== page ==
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Arts and Entertainment

The horror: Tonya Pinkins helms socio-political terror flick ‘Red Pill’
Movie shows at Charlotte Black Film Festival
Published Wednesday, June 9, 2021
by Ashley Mahoney

Tonya Pinkins directs the socio-political horror film “Red Pill,” which will be shown at the Charlotte Black Film Festival June 15-25.

Tonya Pinkins crafted a horror film to dive into the Black experience in the United States.

Her socio-political horror film “Red Pill” will be featured in the Charlotte Black Film Festival, which runs June 15-25. Pinkins is a Tony Award winner who appeared in nine Broadway productions as well as in TV shows like “Gotham,” “Madam Secretary” and “Fear of the Walking Dead.”

“Red Pill” marks Pinkins’ debut as a writer and director. She also plays the protagonist, Casandra, who heads to rural Virginia with a group of friends to help get out the vote leading up to the 2020 presidential election.

“This was the first time I ever did that many roles on something,” Pinkins said. “Because I also financed the film, I had the final, ‘yes’ or ‘no’ on everything. I did not have to cater to anybody's whims or wishes, but I certainly got lots of feedback from lots of people from lots of ages, cultures. The biggest lesson I learned, which I tell creators all the time, is when someone tells you they do not like something about your work, if that resonates with you, then probably you should fix it.

“But sometimes someone does not like something about your work and that tells you something about them.  In my work, I'm not interested in making work that people just sit and smile and go ‘oh my god, have a good time.’ I am interested in making work that makes people question themselves, makes people uncomfortable, maybe irritate them a little.”

The 87-minute film also cast Rubén Blades (“Fear the Walking Dead”), Catherine Curtin (“Homeland,” “Stranger Things,” “Orange is the New Black”), Kathryn Erbe (“Law & Order: Criminal Intent”), Colby Minifie (“I’m Thinking of Ending Things,” Amazon’s “The Marvelous Mrs. Maisel and The Boys”), Luba Mason (Broadway’s “Girl From the North Country”), Adesola Osakalumi (“Across the Universe,” Enchanted) and Jake O’Flaherty (TV’s “Shameless” and “Lethal Weapon”).

Pinkins won Outstanding Direction of a Feature at the 2021 Micheaux Film Festival in Los Angeles. “Red Pill” has won over 15 awards, including Best First Feature and Best Black Lives Matter Film at the Mykonos International Film Festival, Best Black Lives Matter Feature at the Barcelona International Film Festival, Best Screenplay of a Feature Film and Best Female Director at the Five Continents International Film Festival, Best First Feature at the Lulea International Film Festival and Best Feature at the Amsterdam International Awards.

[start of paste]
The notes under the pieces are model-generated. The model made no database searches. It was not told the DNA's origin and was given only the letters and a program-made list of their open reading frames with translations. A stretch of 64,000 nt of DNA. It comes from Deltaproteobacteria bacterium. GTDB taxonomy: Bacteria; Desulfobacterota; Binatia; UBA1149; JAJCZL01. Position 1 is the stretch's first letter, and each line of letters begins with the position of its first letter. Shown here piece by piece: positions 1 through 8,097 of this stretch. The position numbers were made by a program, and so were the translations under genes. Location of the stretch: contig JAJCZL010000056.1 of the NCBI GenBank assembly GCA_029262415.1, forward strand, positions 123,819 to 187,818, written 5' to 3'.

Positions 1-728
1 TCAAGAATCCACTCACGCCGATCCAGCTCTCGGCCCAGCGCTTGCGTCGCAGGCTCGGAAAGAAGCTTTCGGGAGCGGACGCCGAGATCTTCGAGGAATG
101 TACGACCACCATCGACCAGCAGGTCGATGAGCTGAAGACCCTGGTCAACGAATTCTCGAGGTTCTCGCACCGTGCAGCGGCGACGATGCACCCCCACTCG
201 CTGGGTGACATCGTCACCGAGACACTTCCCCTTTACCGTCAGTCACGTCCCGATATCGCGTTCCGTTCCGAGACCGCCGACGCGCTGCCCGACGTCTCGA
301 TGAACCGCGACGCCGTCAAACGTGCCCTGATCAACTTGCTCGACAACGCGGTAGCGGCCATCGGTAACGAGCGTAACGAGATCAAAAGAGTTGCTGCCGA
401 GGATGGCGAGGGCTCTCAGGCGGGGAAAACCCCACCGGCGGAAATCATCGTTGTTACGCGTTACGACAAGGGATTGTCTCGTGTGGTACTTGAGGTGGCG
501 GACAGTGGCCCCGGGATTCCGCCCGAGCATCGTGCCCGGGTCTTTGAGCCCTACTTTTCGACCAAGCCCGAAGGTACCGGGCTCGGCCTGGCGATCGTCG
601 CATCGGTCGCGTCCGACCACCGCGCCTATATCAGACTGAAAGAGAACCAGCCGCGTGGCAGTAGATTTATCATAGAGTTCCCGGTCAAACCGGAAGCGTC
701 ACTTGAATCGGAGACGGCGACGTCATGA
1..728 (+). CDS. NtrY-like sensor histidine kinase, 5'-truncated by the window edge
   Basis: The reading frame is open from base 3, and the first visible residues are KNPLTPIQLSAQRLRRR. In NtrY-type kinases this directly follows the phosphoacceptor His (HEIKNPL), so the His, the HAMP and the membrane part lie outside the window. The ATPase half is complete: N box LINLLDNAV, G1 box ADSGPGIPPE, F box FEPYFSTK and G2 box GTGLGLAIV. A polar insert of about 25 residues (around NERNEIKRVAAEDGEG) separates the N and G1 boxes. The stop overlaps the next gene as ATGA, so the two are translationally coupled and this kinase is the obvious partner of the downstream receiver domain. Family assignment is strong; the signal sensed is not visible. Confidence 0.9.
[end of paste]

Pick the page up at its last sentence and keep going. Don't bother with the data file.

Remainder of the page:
Pinkins made a point of submitting “Red Pill” to Black film festivals. It was accepted by the Charlotte Black Film Festival, Hamilton Black Film Festival and Pan African Film Festival.

“I wanted to apply to as many Black film festivals as possible, knowing my perspective and my experience is not something all Black people share, and fully expecting every Black film festival would not embrace it,” she said. “I got to have one screening of it with some friends in Mississippi, and I think that there are things in my film that are kind of hush hush, that Black people only speak about privately, and so there is a little danger in it, but at the same time it is also sort of radically in your face. Hopefully it will inspire other artists, like, ‘she did that. She said that. I can tell a little bit of my truth.’”

When Pinkins predicted Donald Trump would win the 2016 presidential election, she was treated with contempt and told there was no way possible. As the 2020 election approached, she turned to art as a safe space to express herself.

“It was actually very frustrating before the 2016 election, because I felt like, ‘are people this blind?’” Pinkins said. “I was so upset. By the time we got to 2020 I was like ‘well you know I already know how it’s gonna go, how can I use my art. Can I make a story and put it in a story and then when people say it’s so far-fetched, it’ll be fine because it’s like I’m making a fantasy story or a futuristic story and that is how people responded to the script, but for me, it was a way to creatively express what I was experiencing.

“I am so grateful that I did it and I think that it's what I need to do going forward with the things that I feel and see. Just put it in the art.”

Art offers a way for Pinkins to cope, but it also tells her what she needs to know about her audience.

“Whenever I am in a tough spot I think, ‘well, what can I make out of it?’” Pinkins said. “Then I feel like the art speaks for itself, so I do not have to speak about it anymore. Either you see it, and it is a fantasy, and it is ridiculous, or you see it, and you are like, ‘oh my God, I know the truth of it.’ The art stands and people's response to it tells me more about them than it tells me about the work.”

Pinkins chose horror as her storytelling vessel for the fantastical element, but also, because it is her favorite genre. She watches five to 10 horror movies a week, sometimes before bed, because they help her relax.

“It should just be a fun scary ride because that is what horror is, but for people who are kind of nerds like I am there is no image or symbol or metaphor in it that does not have meaning and is not rooted in something real. People could do all course on all the symbols and images in the story.”

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